1 |      1 |        42 |      11.0 | 53611kB |   46.602365 |    0.989149 |   96.120578
        2 |      0 |        42 |       8.9 | 54110kB |   46.575647 |    0.989090 |   96.095768
        2 |      1 |        42 |      11.0 | 53880kB |   46.599416 |    0.989143 |   96.115766
    And as you can see the metrics are so close that you can tell that they are the same, and yes in this case row-mt give slightly higher values. The encoding threads are CPU limited in my case plus I noticed that row-mt it uses 4x as much CPU but at best only gives at best a 3x speedup
    Thank you for the test data. It’s very interesting. I was curious and made a small comparison myself. It’s truth – the SSIM scores are even, but the quality is noticeably higher with -row-mt=1. I’d expect the difference in SSIM score to be around 0.010 or at least 0.005, but no, they’re identical up to thousandths. Couldn’t see “3x speedup”, only 1/6 though.
    Originally Posted by gdx View Post
    and in this can lie the reason behind its slightly higher values (cpu-used can have different internal tweaks to compensate for a possible worse compression if you use row-mt ore something like that).
    Not sure if I understood you here. You mean, that something in the methods employed by a particular cpu-used is also affected by different row-mt? I know only that all motion estimation lies within cpu-used values, and cpu-used behaves differently based on the deadline in effect.
    I write Nadeshiko – a Linux tool to cut short videos with ffmpeg.
    In parallel I compile a wiki about encoding with H264 and VP9.
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    Originally Posted by deterenkelt View Post
    Thank you for the test data. It’s very interesting. I was curious and made a small comparison myself. It’s truth – the SSIM scores are even, but the quality is noticeably higher with -row-mt=1. I’d expect the difference in SSIM score to be around 0.010 or at least 0.005, but no, they’re identical up to thousandths. Couldn’t see “3x speedup”, only 1/6 though.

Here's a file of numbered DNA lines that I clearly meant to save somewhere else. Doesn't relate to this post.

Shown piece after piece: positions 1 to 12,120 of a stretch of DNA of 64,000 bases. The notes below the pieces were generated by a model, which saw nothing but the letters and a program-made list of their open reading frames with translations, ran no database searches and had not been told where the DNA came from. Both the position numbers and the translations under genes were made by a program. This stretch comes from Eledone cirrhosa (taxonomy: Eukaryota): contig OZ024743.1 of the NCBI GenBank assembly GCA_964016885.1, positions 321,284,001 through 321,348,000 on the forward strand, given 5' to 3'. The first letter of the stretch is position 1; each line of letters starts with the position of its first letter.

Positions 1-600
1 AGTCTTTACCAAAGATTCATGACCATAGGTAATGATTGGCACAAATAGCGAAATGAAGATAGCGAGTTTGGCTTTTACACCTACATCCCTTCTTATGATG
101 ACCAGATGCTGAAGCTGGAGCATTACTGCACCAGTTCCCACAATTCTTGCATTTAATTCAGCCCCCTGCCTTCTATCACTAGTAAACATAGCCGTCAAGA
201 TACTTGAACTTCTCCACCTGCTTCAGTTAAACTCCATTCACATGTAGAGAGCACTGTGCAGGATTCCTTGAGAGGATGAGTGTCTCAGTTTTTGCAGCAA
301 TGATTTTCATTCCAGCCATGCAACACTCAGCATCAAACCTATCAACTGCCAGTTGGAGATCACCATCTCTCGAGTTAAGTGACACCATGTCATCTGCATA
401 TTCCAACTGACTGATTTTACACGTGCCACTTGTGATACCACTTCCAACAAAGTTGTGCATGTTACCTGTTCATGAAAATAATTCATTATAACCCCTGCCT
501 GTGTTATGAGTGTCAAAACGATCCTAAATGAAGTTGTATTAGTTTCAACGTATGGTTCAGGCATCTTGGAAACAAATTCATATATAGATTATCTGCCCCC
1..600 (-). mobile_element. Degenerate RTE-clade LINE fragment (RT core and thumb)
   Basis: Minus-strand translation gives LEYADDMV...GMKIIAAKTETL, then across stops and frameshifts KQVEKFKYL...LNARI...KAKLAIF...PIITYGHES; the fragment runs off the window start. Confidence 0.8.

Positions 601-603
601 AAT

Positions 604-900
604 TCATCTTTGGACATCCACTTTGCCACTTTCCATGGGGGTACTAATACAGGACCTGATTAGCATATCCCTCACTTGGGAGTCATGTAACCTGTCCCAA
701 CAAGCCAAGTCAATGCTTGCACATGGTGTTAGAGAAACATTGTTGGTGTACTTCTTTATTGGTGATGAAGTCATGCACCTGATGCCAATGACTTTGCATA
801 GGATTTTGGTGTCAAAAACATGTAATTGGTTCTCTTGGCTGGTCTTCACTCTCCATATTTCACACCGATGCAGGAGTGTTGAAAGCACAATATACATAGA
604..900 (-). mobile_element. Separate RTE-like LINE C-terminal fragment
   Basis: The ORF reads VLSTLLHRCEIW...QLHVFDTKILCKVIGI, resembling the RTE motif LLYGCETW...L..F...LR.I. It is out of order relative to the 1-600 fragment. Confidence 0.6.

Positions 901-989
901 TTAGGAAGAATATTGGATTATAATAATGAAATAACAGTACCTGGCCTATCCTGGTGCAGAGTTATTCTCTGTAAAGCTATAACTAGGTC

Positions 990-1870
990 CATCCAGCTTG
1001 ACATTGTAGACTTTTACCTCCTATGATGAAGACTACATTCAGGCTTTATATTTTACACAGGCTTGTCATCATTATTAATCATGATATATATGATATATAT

The speed up or row-mt is very dependent of the number of encoding threads, basically if you are maxing the threads of you CPU with tiles the speed up is going to be very small (10-20%) plus the gains are not linear, if you see my data both "tile 1" and "tile 2" have the same speed with row-mt enabled because is maxing in both cases the 8 thread. And I don't know why but in my machine VP9 is caped to 80% CPU use. The non-deterministic behavior of row-mt is what is off by default, that means that two encodes of the same file don't warrants that both video stream are going to be identical even if they have the same quality, while if it was deterministic both video streams are going to be identical.

    Originally Posted by deterenkelt View Post
    Not sure if I understood you here. You mean, that something in the methods employed by a particular cpu-used is also affected by different row-mt? I know only that all motion estimation lies within cpu-used values, and cpu-used behaves differently based on the deadline in effect.
    Basically yes, and is not that rare as unlike x264 or x265 most encoder internal opinion are hidden and are selected via a table mainly using the setting deadline and cpu-used (real bad names for the options).